While technology stocks have led the S&P 500 higher year to date, some of the most widely owned marijuana stocks have stumbled in 2017. Top marijuana stocks including Scotts Miracle-Gro Company (NYSE:SMG), GW Pharmaceuticals (NASDAQ:GWPH), and Canopy Growth Corp. (NASDAQOTH:TWMJF) have all lost ground. Does this mean the rally in marijuana stocks is over?

Different approaches, big growth

Pro-pot advocates have enjoyed a tidal wave of support among voters in the United States and Canada, and as laws approving the use of medical marijuana and recreational marijuana have become common, shares in top marijuana stocks shot considerably higher in 2016.

Marijuana buds spill out of a prescription bottle onto a pile of money.

IMAGE SOURCE: GETTY IMAGES.

For example, Scotts Miracle-Gro -- best known for its fertilizer products -- has been making a big push into hydroponics so that it can ride the wave of rising demand from marijuana grow facilities. As a result, Scotts Miracle-Gro shares increased 52% in 2016.

GW Pharmaceuticals has invested big money researching marijuana cannabinoids use as medicine since the 1990s. Last year, it reported positive results from trials evaluating a drug based on the marijuana cannabinoid CBD. In these trials, epilepsy patients were given the company's purified CBD drug, Epidiolex, and they saw 40% fewer seizures per month following treatment. Excitement over these results, plus optimism Epidiolex could receive a speedy FDA thumbs-up, caused GW Pharma's shares to surge 61% in 2016.

Finally, Canopy Growth has delivered investors awe-inspiring returns as it's become Canada's largest maker of medical-marijuana products. A maturing market for medical marijuana in Canada helped Canopy Growth's revenue increase to nearly $23 million over the past 12 months, and plans to pass recreational-marijuana laws in Canada soon helped Canopy Growth's shares skyrocket 217% last year. 

Marijuana stocks struggling

Marijuana legalization still has significant momentum, but investors in these marijuana stocks appear to have priced in a lot of the near-term sales growth for these companies. 

In April, Scott's Miracle-Gro updated investors on the progress its making serving the hydroponic market, and while sales of those products continue to grow, weakness in other parts of its business offset that growth. Hydroponics revenue grew 22% year over year last quarter, and sales are up 13% year to date, but weak sales of the company's other products caused overall revenue to fall 3% from a year ago in the quarter. Unsurprisingly, that news didn't ignite shareholder optimism, and year to date, Scotts Miracle-Gro's stock is down 5.3%.

GW Pharma also updated investors on its first-quarter progress recently. However, since the company is still preparing its FDA filing for Epidiolex, there was little new news reported that could send shares to new highs. As a result, investors remain in watchful-waiting mode ahead of an eventual FDA decision, and its shares have fallen by more than 5% this year.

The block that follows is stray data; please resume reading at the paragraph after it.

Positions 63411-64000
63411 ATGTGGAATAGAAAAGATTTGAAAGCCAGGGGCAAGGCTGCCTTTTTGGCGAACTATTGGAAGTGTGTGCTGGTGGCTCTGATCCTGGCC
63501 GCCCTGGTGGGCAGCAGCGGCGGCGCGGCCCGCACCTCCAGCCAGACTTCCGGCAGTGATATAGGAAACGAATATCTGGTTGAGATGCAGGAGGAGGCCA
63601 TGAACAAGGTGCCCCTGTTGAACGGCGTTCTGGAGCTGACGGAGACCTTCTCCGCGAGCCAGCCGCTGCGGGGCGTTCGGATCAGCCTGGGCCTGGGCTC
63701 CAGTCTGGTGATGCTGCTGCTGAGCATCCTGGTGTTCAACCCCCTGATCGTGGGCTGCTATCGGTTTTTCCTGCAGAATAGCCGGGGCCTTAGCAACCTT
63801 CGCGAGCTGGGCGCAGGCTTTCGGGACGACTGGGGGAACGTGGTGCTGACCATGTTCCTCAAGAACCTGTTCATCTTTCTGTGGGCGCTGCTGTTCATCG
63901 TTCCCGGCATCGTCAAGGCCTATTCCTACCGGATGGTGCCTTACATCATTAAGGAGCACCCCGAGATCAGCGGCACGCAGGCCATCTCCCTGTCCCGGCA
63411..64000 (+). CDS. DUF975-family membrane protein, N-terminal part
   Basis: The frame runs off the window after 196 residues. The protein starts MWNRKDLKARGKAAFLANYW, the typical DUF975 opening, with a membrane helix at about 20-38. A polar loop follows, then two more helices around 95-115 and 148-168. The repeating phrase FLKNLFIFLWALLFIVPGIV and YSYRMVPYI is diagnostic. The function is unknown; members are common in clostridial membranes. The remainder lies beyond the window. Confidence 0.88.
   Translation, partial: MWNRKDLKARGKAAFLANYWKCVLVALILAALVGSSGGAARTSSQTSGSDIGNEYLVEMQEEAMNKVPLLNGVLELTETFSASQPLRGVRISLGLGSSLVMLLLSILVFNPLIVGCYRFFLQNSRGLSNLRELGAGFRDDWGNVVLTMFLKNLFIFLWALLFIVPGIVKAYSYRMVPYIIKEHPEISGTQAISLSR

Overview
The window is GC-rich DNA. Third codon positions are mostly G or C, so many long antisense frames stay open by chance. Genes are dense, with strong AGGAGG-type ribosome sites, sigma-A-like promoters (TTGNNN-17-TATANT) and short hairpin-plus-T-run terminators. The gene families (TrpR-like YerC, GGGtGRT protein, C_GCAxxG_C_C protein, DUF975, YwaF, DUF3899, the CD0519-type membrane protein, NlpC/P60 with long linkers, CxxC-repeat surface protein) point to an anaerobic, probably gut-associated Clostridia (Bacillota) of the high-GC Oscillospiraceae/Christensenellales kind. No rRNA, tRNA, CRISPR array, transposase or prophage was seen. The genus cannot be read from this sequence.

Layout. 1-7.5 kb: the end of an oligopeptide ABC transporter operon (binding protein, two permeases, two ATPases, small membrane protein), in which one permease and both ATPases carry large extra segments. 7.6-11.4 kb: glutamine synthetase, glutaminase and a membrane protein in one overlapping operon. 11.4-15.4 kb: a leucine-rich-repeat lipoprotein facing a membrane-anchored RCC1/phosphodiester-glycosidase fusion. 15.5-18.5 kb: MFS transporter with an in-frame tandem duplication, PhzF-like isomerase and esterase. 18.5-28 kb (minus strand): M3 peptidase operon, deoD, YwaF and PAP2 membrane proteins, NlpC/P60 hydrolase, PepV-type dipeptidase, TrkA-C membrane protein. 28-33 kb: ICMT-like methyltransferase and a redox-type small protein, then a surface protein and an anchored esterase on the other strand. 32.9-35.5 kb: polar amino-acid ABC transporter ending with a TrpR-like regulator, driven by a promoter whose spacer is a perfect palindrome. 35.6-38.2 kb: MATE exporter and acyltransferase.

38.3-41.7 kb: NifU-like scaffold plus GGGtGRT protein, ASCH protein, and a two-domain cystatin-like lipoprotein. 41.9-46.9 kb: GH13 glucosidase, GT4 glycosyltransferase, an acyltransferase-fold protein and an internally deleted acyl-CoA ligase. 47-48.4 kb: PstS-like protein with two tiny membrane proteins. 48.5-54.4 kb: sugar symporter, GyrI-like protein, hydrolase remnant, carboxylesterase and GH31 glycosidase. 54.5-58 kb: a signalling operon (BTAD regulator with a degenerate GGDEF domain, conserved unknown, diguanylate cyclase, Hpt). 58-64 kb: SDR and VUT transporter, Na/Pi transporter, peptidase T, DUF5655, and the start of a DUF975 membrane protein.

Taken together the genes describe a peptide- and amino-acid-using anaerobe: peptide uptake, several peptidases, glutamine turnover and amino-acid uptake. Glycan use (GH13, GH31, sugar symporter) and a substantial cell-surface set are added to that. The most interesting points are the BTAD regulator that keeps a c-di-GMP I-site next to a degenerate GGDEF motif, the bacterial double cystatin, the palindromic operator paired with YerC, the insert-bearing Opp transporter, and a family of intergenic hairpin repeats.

Investors have also lost some of their appetite for Canopy Growth's stock this year. The company's recent quarterly performance shows its continuing to win customers and grow revenue, but shares have taken a hit following industry recalls tied to the use of banned pesticides. Canadian regulators have since announced a shift to mandatory testing for pesticides, but the overhang has still contributed to a 16.4% decline in Canopy Growth's shares in 2017. 

Where we go from here

The marijuana market could be massive. However, it will take time for this market to develop, and it's possible that past marijuana stock winners won't be the best marijuana stocks to own in the future.  

Undeniably, this market is growing very quickly, but it still faces hurdles. For instance, Donald Trump's election as U.S. president has sent shock waves through the industry because his past comments haven't been overly supportive of marijuana legalization. Those worries increased further when Trump picked marijuana foe Jeff Sessions to be his attorney general.

Overall, risks from marijuana-industry growth pains suggest all but the most risk-tolerant investors ought to concentrate on other investment ideas, at least until this industry matures a bit more.

 

Todd Campbell has no position in any stocks mentioned. His clients may have positions in the companies mentioned. The Motley Fool has no position in any of the stocks mentioned. The Motley Fool has a disclosure policy.